Remarks. The examined specimens were identified as G. jordani based on the lack of a barbel on the lower jaw, no vomerine teeth, and a ventral luminous organ positioned closer to the anus than to the interventral line (Paulin, 1989). Most of the characteristic counts and measurements of the original description (Böhlke and Mead, 1951) correspond well to those of our specimens (Table 1). Böhlke and Mead (1951) placed this species in the genus Physiculus based on the lack of vomerine teeth and the position of the ventral luminous organ. However, Paulin (1989) suggested that this species be placed in the genus Gadella based on the following traits: ciliform teeth on both jaws, ventral luminous organ very small and closer to the anus than to the interventral line, and no barbel on the lower jaw. Three species of the genus Gadella have been recorded in the North Pacific: G. edelmanni (Brauer, 1906), G. jordani (Böhlke & Mead, 1951), and G. molokaiensis Paulin, 1989 (Nakabo, 2013). Of these, G. molokaiensis is known only from the Hawaiian Islands (Paulin, 1989; Okamoto et al., 2010). Gadella jordani and G. molokaiensis can be distinguished by snout length in SL (7.0%-7.9% in the former vs. 4.3%-6.6% in the latter), head length in SL (20.8%-24.0% in the former vs. 25.3%-29.1% in the latter), orbit diameter in SL (4.2%-5.1% in the former vs. 5.1%-5.8% in the latter), maxillary length in SL (10.6% -11.9% in the former vs. 12.6%-14.8% in the latter) (Paulin, 1989). However, Sazonov and Shcherbachev (2000) suggested that G. molokaiensis cannot be clearly distinguished from G. jordani and that the two species might be synonymous (Sazonov and Shcherbachev, 2000; Okamoto et al., 2010). Taxonomic characters of two species suggested by Paulin (1989) may be insufficient to identify the two species. Therefore, further studies on morphological and molecular differences of the two species are necessary. Gadella jordani and G. edelmanni can be distinguished by second dorsal fin rays (67-74 in the former vs. 63-65 in the latter), anal fin rays (65-72 in the former vs. 64-68 in the latter), gill rakers (4-5+10-14 in the former vs. 2+10-11 in the latter), diameter of the ventral luminous organ in InV-af (2.5%-4.8% in the former vs. 4.4%-7.0% in the latter) (Paulin, 1989). Except for the genus Gadella, G. jordani is similar to P. japonicus in some morphological characters, including its round head, two dorsal fins, no vomerine teeth, the origin of the 2nd dorsal fin is vertically above the origin of the anal fin, and the ventral light organ is anterior to the anus (Fig. 1) (Paulin, 1989; Koh and Moon, 2003; Okamoto et al., 2010; Nakabo, 2013). However, the two species are clearly distinguished by the presence or absence of a barbel on the lower jaw (absent in the former vs. present in the latter), the diameter of the ventral luminous organ in InV-af (2.5%-4.8% in the former vs. 6.5%-10.6% in the latter), the position of the ventral luminous organ (closer to the anus than to the interventral line in the former vs. generally equidistant between the interventral line and the anus in the latter), and the size of the teeth (equally sized in the former vs. the outer raw teeth are generally larger than the inner teeth in the latter) (Tables 1, 2, Figs. 2, 3) (Paulin, 1989; Koh and Moon, 2003; Yu and Ho, 2012). To identify the species exactly, we compared a 466-base pair mitochondrial DNA COI sequence in Japan G. jordani. The sequences in 2 specimens from this study corresponded well with the sequence in specimen from Japan (genetic distance, d=0.005-0.007) (Fig. 4). Thus, these specimens were identified as G. jordani based on morphological and molecular analyses. We propose a new Korean name “Min-su-yeom-dae-gu-sok” for the genus Gadella and “Minsu-yeom-dae-gu” for G. jordani.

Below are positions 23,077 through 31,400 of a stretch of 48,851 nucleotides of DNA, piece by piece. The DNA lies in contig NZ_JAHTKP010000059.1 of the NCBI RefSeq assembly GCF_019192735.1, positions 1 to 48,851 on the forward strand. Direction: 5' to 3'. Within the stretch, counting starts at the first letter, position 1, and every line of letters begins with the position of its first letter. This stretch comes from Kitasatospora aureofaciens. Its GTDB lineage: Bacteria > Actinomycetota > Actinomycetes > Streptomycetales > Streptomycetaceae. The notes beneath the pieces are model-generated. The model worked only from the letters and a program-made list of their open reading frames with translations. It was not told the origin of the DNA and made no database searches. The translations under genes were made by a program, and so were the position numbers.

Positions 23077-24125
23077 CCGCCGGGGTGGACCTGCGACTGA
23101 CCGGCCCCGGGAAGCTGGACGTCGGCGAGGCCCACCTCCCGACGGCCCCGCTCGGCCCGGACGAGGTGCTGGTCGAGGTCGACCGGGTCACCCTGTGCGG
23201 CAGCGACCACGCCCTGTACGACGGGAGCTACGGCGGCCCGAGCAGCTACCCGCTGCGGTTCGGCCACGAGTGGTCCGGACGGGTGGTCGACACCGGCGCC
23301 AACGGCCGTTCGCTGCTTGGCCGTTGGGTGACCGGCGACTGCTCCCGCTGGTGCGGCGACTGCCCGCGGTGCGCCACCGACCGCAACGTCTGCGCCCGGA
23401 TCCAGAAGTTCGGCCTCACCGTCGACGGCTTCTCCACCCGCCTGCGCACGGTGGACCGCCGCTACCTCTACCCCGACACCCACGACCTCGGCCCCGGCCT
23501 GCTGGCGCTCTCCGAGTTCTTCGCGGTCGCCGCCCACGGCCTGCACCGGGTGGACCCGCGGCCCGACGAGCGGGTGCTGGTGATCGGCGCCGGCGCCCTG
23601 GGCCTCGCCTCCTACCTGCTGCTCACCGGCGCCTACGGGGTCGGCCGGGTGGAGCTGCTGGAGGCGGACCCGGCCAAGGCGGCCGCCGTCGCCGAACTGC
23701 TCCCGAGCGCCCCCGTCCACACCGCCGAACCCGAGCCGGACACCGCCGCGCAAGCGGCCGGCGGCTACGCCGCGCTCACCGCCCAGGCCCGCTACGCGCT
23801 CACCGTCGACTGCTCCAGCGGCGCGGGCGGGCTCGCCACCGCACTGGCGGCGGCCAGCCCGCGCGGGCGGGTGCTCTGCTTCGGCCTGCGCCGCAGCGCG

>  Physiculus japonicus Hilgendorf, 1879 (Table 2, Fig. 2) (Korean name: Dol-dae-gu)